And There’s Plenty of Comfort in Tortellini en Brodo
It might not be the first thing that comes to mind when one thinks of noodle soup, but a shallow bowl of stuffed pasta in delicate chicken broth makes the case for a generous interpretation. At Farringdon’s Brutto, small mortadella-filled parcels are tricky to share, but fun to eat. The dish also makes appearances across some of London’s most beloved Italian institutions, from Manteca and Bancone to Shoreditch pasta workshop and café Burro e Salvia, as well as Giorgio Locatelli’s high-end Marylebone spot Locanda Locatelli.
Speaking of Dumplings…
Head to South Kensington’s Daquise and you’ll see regulars ordering the Polish institution’s borscht with dumplings. Rather than chunkier Ukrainian versions typically with sour cream, theirs is clear, and almost medicinal — a refreshing start to a meal likely full of Polish gnocchi, schnitzel, and goulash. The dry dumplings, such as those filled with cabbage and mushroom, are also obligatory.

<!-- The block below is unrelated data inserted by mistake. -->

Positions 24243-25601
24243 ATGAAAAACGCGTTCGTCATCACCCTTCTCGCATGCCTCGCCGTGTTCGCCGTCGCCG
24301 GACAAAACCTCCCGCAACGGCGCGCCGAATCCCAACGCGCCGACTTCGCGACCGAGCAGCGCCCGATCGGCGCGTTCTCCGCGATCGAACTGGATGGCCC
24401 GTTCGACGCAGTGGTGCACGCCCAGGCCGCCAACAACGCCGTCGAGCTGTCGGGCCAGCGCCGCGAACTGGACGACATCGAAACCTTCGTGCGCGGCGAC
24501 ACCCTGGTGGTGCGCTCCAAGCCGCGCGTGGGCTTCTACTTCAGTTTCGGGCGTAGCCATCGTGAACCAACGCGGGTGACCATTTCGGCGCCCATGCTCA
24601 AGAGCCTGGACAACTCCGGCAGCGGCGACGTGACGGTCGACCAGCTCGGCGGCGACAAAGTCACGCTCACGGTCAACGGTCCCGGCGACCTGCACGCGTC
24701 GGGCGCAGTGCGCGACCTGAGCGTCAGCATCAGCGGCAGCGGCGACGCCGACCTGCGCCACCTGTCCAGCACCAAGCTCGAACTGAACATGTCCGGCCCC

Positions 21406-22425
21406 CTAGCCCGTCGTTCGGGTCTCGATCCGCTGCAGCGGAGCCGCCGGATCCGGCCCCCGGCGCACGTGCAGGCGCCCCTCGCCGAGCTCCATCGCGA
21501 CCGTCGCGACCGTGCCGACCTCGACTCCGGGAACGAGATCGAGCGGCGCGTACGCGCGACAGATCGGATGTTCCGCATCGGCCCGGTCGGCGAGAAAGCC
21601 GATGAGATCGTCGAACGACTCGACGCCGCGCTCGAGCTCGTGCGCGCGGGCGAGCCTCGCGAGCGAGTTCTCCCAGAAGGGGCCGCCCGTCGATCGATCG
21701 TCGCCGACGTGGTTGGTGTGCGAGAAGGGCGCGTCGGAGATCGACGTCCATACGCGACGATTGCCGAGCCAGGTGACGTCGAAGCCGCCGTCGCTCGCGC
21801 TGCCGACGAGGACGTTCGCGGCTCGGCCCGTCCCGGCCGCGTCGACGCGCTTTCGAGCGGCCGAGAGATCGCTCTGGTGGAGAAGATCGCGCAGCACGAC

Don’t Forget The Gochujang
Even as the sunshine returns in full force, it won’t be surprising when the queue outside Soho’s Assa for its famed budae jjigae — a gochujang-based cauldron heaving with the likes of instant noodles, spam and tofu — persists through London’s sticky summer heat. But quieter spots are also well equipped to satisfy.
In the basement of Centre Point Food Store, Woo Jung’s comforting bowls of mandoo-guk (dumpling soup) are a warm hug, where refreshing naengmyeon (cold buckwheat noodles), with or without the spicy bibim topping, are ideal when you need a cooling down. Pair it with a cup of iced corn tea and pick up a few snacks for the road.